Since facility management can encompass any organization that operates a building, common tasks are many and widely vary. It can be useful to think of facility management tasks in two major categories: hard and soft services.

Hard Services

Hard facility management services involve the infrastructure and physical functioning of a built environment. Some common hard services include:

  • Campus Design and Planning. Facility management can extend to an entire property, which includes landscaping and lawn care tasks, parking lot and garage care, and expansion strategy and plans.

  • Maintenance Programs. Reactive, preventive, and predictive maintenance systems are usually handled by facility managers.

  • Electrical and Plumbing Systems. Everything from overhead lighting to restroom plumbing and all their supporting systems must be managed and maintained.

  • Safety and Security. Physical related safety systems such as fire prevention equipment, motion-detector lights, and physical locks and keycard systems fall under hard services.

Soft Services

  • Building Services. Facilities management often handles things like waste disposal, support staff management, workspace planning and organization, catering and food service, and contractor management.

  • Safety and Security. The work process related aspects of safety and security including procedures and enforcement fall under soft services.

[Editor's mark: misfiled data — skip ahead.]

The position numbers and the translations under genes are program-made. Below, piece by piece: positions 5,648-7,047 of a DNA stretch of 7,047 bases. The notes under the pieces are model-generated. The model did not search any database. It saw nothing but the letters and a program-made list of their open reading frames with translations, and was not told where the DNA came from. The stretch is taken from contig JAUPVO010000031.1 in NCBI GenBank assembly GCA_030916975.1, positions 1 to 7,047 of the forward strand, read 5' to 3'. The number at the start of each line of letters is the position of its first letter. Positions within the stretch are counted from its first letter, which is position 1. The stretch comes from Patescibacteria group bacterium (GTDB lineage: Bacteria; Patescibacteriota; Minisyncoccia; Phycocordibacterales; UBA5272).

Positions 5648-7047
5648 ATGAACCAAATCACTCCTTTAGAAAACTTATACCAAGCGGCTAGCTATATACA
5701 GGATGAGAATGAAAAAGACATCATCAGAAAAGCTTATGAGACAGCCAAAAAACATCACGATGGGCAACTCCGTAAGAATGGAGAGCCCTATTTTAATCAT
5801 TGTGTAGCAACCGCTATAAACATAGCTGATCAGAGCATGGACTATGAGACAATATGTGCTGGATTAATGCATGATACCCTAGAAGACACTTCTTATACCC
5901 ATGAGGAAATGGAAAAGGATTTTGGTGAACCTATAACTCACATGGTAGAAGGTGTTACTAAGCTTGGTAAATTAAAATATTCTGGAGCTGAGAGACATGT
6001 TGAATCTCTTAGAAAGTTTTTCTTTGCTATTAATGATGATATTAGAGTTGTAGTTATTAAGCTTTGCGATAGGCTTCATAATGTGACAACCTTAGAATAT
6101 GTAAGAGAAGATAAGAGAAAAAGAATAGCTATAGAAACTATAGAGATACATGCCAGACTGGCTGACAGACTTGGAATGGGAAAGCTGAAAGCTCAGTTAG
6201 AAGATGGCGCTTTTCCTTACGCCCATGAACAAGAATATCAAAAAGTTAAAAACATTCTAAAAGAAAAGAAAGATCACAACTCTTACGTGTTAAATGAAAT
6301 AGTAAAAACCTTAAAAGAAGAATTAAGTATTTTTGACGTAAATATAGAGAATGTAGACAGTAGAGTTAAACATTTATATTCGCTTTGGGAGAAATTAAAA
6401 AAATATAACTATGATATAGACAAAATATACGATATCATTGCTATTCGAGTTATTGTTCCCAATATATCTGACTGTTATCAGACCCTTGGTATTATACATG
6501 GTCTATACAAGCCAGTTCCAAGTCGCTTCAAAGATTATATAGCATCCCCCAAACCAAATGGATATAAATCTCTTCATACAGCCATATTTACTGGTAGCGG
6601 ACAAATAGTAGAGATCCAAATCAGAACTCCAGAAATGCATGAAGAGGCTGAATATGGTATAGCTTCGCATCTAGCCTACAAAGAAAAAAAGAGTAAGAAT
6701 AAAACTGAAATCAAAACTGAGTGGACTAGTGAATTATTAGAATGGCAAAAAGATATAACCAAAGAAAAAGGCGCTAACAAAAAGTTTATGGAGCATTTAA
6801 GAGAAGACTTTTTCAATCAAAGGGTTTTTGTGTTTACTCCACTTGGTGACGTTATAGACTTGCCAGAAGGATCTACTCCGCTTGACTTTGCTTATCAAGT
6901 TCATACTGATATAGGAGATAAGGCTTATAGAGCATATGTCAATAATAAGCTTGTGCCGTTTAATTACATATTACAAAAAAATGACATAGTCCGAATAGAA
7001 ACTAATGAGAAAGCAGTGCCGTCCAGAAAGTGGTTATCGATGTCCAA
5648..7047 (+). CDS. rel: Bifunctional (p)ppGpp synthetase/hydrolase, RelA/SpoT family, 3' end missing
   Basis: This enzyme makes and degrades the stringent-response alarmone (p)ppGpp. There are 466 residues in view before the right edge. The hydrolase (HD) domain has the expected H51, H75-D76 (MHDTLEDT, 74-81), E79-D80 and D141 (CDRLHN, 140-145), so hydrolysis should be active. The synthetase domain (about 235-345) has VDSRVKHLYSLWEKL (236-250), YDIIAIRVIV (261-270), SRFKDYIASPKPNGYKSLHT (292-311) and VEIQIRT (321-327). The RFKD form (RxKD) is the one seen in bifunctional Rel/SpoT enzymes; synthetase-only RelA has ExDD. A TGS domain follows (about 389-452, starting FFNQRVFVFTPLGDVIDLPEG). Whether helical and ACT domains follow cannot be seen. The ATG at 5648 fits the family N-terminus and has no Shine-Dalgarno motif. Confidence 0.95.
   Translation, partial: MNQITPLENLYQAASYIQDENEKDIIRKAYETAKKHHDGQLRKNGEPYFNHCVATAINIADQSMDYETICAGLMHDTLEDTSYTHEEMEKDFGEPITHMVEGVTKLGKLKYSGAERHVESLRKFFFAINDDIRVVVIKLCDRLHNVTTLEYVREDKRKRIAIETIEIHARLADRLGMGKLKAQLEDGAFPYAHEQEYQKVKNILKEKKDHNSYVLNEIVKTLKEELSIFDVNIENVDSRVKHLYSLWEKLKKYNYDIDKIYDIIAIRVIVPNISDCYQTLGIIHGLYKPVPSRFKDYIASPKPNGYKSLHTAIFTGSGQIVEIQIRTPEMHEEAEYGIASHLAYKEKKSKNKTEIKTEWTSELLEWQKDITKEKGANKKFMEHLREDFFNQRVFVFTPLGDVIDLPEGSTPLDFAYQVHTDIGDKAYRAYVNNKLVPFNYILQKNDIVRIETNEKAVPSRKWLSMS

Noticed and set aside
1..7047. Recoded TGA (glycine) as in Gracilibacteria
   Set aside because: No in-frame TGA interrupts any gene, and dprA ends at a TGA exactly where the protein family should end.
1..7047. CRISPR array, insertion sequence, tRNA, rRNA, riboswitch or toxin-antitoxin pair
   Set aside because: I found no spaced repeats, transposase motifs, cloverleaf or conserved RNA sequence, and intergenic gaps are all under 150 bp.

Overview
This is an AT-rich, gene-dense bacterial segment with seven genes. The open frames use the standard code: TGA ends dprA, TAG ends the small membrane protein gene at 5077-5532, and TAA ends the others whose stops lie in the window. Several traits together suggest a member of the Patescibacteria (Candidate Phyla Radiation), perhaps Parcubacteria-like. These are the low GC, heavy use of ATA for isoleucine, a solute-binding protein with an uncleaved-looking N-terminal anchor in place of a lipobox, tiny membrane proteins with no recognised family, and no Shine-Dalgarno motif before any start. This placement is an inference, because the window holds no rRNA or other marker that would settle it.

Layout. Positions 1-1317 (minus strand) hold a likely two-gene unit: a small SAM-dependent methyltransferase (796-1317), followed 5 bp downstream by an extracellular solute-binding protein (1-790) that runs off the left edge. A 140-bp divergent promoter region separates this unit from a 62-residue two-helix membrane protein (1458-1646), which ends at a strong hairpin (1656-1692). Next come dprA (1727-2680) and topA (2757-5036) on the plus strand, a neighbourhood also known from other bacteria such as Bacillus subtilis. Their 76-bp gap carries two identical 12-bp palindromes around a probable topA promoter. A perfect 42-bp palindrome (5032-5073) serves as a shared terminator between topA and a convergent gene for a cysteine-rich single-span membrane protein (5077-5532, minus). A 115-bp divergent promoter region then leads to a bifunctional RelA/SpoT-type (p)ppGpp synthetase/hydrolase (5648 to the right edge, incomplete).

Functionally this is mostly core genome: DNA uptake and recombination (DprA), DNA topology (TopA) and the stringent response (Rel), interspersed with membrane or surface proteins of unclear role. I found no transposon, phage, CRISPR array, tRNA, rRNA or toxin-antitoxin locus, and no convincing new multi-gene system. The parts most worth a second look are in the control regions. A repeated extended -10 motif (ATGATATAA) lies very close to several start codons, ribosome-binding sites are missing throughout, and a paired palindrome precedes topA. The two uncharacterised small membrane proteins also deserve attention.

• Indoor Climate and Air Quality Control. All aspects of a heating, ventilating and air conditioning system as well as the duct delivery system, air filtration, and humidity control systems are managed by the facility management team.

  • Environmental and Regulatory Compliance. Ensuring an organization meets or exceeds environmental, health, or regulatory requirements falls under soft facility management as well.

What Does a Facility Department Look Like?

Depending on the size and type of organization, a facility department could range from one facet of the owner’s job to a large team with its own manager and team members.

In very small businesses, facility management may simply be one of many things an owner or supervisor manages. If physical space is rented, for example, most of the facility management tasks may be handled by the building owner, leaving only a few pieces of equipment or processes for the business itself.

In small- to medium-sized organizations, one facility manager may be in charge of handling the majority of the tasks, bringing in experts or contractors when needed. For example, a facility manager may take care of preventive maintenance, basic repairs, building services, and room reservations but hire plumbers, electricians, and HVAC specialists when problems arise or for annual cleanings and inspections.